Cars That Stop Themselves: 10 Automakers Promise To Make Them Standard

Ten automakers accounting for more than half of U.S. auto sales pledged to make automatic emergency braking standard on new U.S. vehicles, in one of the nation’s biggest auto-safety announcements since the introduction of standard airbags in the late 1980s.

The car makers — Audi, BMW, Ford, General Motors, Mazda, Mercedes-Benz, Tesla, Toyota, Volkswagen and Volvo — will work out an implementation plan in coming months with auto safety regulators and experts, the nonprofit Insurance Institute for Highway Safety (IIHS) said in a statement on Friday.

“We are entering a new era of vehicle safety, focused on preventing crashes from ever occurring, rather than just protecting occupants when crashes begin,” U.S. Transportation Secretary Anthony Foxx said in the IIHS statement.

“But if technologies such as automatic emergency braking are only available as options, or on the most expensive models, too few Americans will see the benefits,” he added.

The pledge, combined with the IIHS’ move to make automatic emergency braking systems part of its “Top Safety Pick” award system, will put pressure on those automakers who weren’t part of the announcement Friday to add the technology.

The agreement echoes earlier moves by big automakers. In the late 1980s, Chrysler began installing airbags in all its vehicles. In the 2000s, GM, Ford and others agreed to make anti-rollover technology standard on most sport utility vehicles in response to mounting deaths from rollover accidents in such vehicles. Stability control is now mandatory on light vehicles.

Automatic emergency breaking, or AEB, is widely recognized as a life-saving technology that uses radar, cameras and lasers to monitor road conditions and an apply brakes autonomously to avoid or lessen the severity of collisions.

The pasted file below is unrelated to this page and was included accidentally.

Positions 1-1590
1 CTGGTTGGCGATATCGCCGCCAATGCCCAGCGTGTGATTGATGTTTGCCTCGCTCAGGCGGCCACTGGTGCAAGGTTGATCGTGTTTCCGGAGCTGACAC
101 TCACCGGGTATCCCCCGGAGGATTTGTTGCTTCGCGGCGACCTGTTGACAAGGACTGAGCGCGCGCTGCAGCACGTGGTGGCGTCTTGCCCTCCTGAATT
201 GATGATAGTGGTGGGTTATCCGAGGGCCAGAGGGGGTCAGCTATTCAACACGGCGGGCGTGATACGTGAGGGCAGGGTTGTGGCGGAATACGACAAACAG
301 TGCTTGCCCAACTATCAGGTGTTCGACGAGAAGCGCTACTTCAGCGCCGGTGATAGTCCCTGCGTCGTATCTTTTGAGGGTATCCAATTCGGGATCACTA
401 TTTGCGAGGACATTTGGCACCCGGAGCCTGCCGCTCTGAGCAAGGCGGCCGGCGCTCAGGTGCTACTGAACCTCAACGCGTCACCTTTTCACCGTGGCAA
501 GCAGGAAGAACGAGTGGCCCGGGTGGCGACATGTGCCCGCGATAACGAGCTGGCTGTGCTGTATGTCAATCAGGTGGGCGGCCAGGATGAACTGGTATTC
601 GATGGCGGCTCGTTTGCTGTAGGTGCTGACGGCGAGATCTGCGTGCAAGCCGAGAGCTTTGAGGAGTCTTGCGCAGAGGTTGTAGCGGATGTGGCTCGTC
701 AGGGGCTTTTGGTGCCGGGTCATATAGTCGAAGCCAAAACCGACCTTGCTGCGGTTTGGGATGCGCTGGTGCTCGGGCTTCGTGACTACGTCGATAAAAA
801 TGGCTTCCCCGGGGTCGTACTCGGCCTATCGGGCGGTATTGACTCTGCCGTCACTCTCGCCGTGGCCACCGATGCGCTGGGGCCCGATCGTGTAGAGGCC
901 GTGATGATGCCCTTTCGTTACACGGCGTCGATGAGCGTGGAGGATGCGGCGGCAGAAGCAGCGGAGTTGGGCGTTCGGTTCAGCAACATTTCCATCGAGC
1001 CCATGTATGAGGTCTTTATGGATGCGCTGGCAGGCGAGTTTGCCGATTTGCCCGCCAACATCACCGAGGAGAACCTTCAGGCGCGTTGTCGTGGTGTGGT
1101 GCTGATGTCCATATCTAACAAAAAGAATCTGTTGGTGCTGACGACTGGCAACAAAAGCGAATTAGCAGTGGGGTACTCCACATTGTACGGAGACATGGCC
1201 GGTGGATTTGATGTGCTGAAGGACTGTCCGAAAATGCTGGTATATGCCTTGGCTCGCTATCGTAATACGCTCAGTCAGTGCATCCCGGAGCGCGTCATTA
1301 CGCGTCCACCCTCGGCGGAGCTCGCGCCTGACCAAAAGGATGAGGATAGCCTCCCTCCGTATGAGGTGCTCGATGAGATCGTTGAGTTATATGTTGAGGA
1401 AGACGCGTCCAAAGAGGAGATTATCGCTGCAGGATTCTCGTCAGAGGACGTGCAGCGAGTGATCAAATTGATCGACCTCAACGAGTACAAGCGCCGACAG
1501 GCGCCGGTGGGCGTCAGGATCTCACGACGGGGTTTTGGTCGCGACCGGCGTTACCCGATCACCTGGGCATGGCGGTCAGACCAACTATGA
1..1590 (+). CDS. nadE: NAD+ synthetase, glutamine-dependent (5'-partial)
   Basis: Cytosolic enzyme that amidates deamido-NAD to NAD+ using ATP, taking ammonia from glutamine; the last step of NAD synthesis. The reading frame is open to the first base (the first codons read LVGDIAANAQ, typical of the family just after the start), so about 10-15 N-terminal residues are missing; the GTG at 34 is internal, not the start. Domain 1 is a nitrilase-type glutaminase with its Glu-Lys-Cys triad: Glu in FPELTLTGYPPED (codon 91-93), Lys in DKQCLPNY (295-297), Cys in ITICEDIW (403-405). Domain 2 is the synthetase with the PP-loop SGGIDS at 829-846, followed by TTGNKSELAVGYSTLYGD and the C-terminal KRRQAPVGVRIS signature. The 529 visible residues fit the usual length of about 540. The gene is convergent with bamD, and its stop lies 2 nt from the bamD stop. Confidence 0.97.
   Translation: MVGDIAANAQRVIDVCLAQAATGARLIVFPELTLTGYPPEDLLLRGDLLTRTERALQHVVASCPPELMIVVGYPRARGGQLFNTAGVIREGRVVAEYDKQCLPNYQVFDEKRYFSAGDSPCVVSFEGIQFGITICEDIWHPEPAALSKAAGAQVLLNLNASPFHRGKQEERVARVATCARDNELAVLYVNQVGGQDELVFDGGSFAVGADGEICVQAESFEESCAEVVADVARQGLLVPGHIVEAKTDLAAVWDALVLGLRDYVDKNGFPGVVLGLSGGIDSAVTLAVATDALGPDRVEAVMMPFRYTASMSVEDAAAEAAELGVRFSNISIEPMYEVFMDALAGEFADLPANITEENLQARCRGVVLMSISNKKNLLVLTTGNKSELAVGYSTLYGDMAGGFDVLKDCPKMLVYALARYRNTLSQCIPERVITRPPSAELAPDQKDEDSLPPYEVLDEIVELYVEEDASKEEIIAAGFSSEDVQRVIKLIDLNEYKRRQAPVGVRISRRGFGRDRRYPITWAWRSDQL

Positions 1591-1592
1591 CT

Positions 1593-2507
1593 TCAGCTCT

But analysts say it could take several years for automakers to redesign the electrical and braking systems of their cars to install autonomous braking. The technology is currently available as an option in only about 4 percent of cars in North America, according to the business information firm IHS Inc. 

And there are no standards for how such systems should work. Tests by the IIHS have found a wide variety of automation, from systems that only warn if a collision is likely with a light amount of braking, to a few from BMW and Hyundai that attempt to fully stop a car if a collision seems imminent.

Several automakers previously signaled plans to offer autonomous braking on more vehicles. Toyota said earlier this year said that by the end of 2017 it would offer such systems in option packages for nearly all its models, with the technology packages ranging from $300 to about $500 in price.

Federal officials say AEB can help avoid rear-end collisions, which accounted for one-third of all police-reported car crashes in 2013. Studies, including a recent IIHS report, also show that AEB technology can reduce insurance injury claims by as much as 35 percent.

IIHS and the National Highway Traffic Safety Administration will set performance criteria for manufacturers and determine how soon car buyers can expect to see AEB technology as standard equipment.